Tag Archives | pro forma financial statements

Pro-Forma Financial Statements

See Also:
Proforma Earnings
Balance Sheet
Cash Flow Statement
Free Cash Flow
Variance Analysis

Pro-Forma Financial Statements Definition

In accounting, pro-forma financial statements are hypothetical financial reports that show either forecasts of or alterations to actual financial statements. Pro-forma financial statements show the financial statements of a company in a hypothetical scenario that has not yet been realized or that represents a modification of the actual financial statements. Furthermore, pro-forma reporting is useful for showing what a proposed company would look like or for removing unusual or nonrecurring items from a financial report.

What is Pro-Forma?

What is pro-forma? In Latin, pro forma means for the sake of form. Additionally, pro-forma projections or pro forma reports are simply modified versions of actual financial statements that are made for the sake of showing what these documents would look like under certain hypothetical scenarios.

For example, if an entrepreneur has an idea for a company, and he wants to pitch the idea to potential investors, then he may want to draw up pro forma financial statements to show the potential investors what the company would look like once it’s up and running. In this case, the entrepreneur would create pro forma projections of the various financial statements and present them to the investors.

Or if a company incurs a major one-time cost that is not related to regular business operations, the company may want to show investors what the financial statements would look like without the affects of that major one-time cost. In this case, the company would include pro forma financial statements in its annual report.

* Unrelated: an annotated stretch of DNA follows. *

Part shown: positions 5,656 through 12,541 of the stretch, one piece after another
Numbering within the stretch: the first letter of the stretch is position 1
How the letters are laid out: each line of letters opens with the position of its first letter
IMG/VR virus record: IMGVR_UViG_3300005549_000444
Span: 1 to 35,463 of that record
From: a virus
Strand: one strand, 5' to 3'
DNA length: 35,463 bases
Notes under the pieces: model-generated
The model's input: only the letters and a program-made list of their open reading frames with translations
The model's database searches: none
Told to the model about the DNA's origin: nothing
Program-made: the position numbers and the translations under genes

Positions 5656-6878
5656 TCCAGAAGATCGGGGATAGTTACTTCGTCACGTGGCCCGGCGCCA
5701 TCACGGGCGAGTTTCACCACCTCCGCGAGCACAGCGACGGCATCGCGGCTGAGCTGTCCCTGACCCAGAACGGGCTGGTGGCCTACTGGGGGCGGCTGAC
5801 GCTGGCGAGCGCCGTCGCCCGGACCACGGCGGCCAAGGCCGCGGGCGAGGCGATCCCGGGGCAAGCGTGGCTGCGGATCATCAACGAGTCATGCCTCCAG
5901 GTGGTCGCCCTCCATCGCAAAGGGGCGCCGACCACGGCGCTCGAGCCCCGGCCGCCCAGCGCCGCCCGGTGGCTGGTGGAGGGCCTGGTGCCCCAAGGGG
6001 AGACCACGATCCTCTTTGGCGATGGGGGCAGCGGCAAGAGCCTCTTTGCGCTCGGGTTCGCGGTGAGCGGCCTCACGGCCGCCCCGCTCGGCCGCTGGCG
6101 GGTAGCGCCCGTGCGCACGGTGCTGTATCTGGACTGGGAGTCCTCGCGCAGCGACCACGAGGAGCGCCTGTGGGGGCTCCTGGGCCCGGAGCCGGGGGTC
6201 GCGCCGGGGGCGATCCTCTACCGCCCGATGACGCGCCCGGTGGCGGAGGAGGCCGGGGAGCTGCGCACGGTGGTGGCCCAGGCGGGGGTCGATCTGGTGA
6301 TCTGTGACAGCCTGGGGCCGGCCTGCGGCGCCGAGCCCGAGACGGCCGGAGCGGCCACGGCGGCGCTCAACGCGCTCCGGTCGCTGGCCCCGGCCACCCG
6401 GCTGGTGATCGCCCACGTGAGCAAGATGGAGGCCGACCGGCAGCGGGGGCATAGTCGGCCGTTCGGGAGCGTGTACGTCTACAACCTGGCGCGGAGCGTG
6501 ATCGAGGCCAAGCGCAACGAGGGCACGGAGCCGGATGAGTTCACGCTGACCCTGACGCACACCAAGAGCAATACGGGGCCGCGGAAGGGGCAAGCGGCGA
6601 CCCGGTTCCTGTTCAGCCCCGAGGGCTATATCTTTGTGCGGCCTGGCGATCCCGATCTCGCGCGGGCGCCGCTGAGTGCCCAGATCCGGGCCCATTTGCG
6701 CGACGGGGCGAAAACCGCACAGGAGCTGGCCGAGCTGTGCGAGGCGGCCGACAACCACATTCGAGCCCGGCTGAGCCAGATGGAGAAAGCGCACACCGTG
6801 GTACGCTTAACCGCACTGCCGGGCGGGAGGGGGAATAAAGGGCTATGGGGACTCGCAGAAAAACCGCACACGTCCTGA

Pro-Forma Financial Statement Example

Below is a very simple example of a pro forma income statement. Assume the company underwent a massive corporate restructuring that was very expensive. According to accounting regulations, the company has to include that restructuring charge on its income statement. Because the restructuring charge was so big, it wiped out the company’s income and the company showed a loss for that period.

However, this restructuring charge is a one-time extraordinary item, and is not part of the company’s normal business operations. So, in order to show investors and other interested parties what the company’s income statement would have looked like without that one-time restructuring charge, the company included a proforma version of the income statement in its annual report.

You will see the difference between the original income statement and the pro-forma income statement below. Then notice that removing the one-time restructuring charge turns the company’s loss into a profit. As you can see, the company may want investors and other financial statement readers to see the pro forma financial statement to understand why the company’s regular financial statement showed that the company took a loss during that period.

Regular Income Statement
Revenue                              $500,000
Cost of Goods Sold                    250,000
Restructuring Charge                  300,000
Interest Income                        50,000
Interest Expense                       25,000

Net Income (Loss)                    ($25,000)

Pro Forma Income Statement
Revenue                              $500,000